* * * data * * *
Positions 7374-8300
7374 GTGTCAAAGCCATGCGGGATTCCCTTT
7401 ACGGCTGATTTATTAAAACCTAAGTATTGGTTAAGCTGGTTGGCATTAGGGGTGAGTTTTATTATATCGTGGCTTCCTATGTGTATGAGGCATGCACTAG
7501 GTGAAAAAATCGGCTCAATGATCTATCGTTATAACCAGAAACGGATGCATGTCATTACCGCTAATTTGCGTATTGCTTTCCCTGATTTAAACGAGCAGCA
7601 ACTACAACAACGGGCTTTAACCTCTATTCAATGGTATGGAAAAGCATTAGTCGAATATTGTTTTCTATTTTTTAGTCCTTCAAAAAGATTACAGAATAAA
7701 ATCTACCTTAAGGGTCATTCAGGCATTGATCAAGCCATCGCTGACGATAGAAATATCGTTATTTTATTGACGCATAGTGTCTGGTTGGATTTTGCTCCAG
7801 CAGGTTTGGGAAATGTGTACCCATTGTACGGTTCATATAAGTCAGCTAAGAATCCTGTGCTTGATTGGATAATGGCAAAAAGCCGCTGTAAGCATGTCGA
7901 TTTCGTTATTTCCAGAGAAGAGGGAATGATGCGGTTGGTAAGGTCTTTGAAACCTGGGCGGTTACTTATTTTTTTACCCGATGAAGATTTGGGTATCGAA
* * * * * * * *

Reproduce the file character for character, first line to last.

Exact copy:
Positions 7374-8300
7374 GTGTCAAAGCCATGCGGGATTCCCTTT
7401 ACGGCTGATTTATTAAAACCTAAGTATTGGTTAAGCTGGTTGGCATTAGGGGTGAGTTTTATTATATCGTGGCTTCCTATGTGTATGAGGCATGCACTAG
7501 GTGAAAAAATCGGCTCAATGATCTATCGTTATAACCAGAAACGGATGCATGTCATTACCGCTAATTTGCGTATTGCTTTCCCTGATTTAAACGAGCAGCA
7601 ACTACAACAACGGGCTTTAACCTCTATTCAATGGTATGGAAAAGCATTAGTCGAATATTGTTTTCTATTTTTTAGTCCTTCAAAAAGATTACAGAATAAA
7701 ATCTACCTTAAGGGTCATTCAGGCATTGATCAAGCCATCGCTGACGATAGAAATATCGTTATTTTATTGACGCATAGTGTCTGGTTGGATTTTGCTCCAG
7801 CAGGTTTGGGAAATGTGTACCCATTGTACGGTTCATATAAGTCAGCTAAGAATCCTGTGCTTGATTGGATAATGGCAAAAAGCCGCTGTAAGCATGTCGA
7901 TTTCGTTATTTCCAGAGAAGAGGGAATGATGCGGTTGGTAAGGTCTTTGAAACCTGGGCGGTTACTTATTTTTTTACCCGATGAAGATTTGGGTATCGAA